With an exciting invite to join ADB and a film crew for five days riding new BMWs in the New England area, I thought it’d be a whole new world of experiences for a country boy and long-time reader like me. I just didn’t expect them to speak a different language as well.
With almost everyone on the crew right into photography and video, the technical terms were thick in the air every night. A seemly endless competition to ‘nerd out’ meant I didn’t know what they were talking about half the time. Although they probably felt the same about me with my endless lists of road names and local unrefined lingo. I received more than a few puzzled looks when I didn’t even know what a hipster was, little alone that I could be one.
We were worlds apart.
Less is more
My main role was to supply information on roads and link up a three-day course from Walcha to Glen Innes, and after an initial burst of enthusiasm with numerous variations of the New England backroads on offer, they settled on a shorter version of a supplied course to allow time for filming. I didn’t realise how long this would take.
I was supposed meet Sam Mac and Josh Evans at Port Macquarie at 2.00pm to pick up the bikes, which was just as a cold front was due to sweep over the whole area. Showing a remarkable lack of team spirit I arranged to pick up my bike early to try and avoid the forecast rain, cold and dark the boys would have to tackle.
With a brand new 700GS, 800GS and 1200GS shining in the warm Port Macquarie sunshine, and guessing the guys might be keen to eat up the miles, I grabbed the 700 after long lustful looks at the 800. I threw on my gear, signed my life away and headed for Armidale.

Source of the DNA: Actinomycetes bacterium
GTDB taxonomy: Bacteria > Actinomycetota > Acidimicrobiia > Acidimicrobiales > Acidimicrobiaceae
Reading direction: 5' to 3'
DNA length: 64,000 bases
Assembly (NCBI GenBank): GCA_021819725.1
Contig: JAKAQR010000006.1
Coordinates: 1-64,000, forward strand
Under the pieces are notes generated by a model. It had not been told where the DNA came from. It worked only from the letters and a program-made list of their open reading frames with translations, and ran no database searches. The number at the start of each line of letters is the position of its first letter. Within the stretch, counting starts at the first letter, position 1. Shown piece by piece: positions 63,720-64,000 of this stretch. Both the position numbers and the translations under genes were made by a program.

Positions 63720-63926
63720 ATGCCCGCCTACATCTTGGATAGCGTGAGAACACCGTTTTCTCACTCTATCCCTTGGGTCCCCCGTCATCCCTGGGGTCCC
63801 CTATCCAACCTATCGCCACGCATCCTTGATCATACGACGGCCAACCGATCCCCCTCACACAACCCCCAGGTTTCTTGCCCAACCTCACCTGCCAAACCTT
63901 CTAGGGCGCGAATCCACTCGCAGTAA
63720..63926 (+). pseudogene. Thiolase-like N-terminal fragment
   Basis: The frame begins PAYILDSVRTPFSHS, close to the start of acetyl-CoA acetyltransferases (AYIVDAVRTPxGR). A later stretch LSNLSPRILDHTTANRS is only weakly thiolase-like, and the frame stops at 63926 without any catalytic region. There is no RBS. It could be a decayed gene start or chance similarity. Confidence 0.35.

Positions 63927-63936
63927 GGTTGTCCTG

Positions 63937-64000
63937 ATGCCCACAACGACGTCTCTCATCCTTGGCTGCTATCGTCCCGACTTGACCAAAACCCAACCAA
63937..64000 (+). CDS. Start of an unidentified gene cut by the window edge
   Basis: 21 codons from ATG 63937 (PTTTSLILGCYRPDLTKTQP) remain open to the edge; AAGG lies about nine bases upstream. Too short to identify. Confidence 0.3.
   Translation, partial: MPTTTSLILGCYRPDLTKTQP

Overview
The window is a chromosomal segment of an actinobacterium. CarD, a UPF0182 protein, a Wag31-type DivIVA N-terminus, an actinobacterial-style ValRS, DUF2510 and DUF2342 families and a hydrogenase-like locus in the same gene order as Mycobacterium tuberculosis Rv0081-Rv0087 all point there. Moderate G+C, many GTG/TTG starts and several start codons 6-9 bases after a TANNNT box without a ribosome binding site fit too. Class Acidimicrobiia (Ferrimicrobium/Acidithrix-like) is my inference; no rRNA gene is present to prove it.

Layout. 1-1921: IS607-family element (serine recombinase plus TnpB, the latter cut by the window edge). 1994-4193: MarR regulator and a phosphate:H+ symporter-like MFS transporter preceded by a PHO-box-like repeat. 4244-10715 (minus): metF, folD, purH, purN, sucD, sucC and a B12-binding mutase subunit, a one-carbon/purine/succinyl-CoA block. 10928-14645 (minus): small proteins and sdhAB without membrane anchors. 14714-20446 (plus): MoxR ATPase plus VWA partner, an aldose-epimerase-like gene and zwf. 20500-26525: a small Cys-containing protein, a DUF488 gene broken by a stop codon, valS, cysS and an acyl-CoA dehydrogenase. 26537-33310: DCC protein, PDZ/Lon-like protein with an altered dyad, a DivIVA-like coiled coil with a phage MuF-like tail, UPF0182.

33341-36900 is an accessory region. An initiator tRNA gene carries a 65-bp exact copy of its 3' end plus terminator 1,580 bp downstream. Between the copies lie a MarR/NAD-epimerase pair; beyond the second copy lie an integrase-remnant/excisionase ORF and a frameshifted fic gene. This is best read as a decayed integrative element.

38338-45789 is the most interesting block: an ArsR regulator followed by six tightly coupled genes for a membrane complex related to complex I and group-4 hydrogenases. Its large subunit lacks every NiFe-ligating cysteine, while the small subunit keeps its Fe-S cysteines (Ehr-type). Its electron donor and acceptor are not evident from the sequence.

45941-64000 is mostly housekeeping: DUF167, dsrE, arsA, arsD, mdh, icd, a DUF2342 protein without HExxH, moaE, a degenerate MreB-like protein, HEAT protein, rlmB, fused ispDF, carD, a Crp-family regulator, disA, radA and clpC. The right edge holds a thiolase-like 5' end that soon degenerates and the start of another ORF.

Don’t fall off
My main responsibility for the week was ringing in my ears: “BMW expects its bikes back unmarked, so don’t fall off”. We hit the magnificent curves of the Oxley Highway, and despite the bike urging me on, we adopted cruise mode and rolled into Walcha as the temperature dropped and ominous looking clouds rolled in, turning the sky a greeny-black. It was three degrees at 1.00pm. Walcha never disappoints in mid-winter.
The plan to avoid the rain was thwarted around Uralla as large, cold drops started, but thankfully never really got to any intensity and I was warm and still dry, holed up in my luxury accommodation with the hot air blaring, before 3.00pm.
The guys got in around 6.00pm after the last hour in the dark and cold. A nice dinner and a meet-and-greet followed before we retreated to our rooms. Strangely, I was at the complete opposite end of the motel to the other guys. It looked like my boasts of being a champion snorer were taken seriously.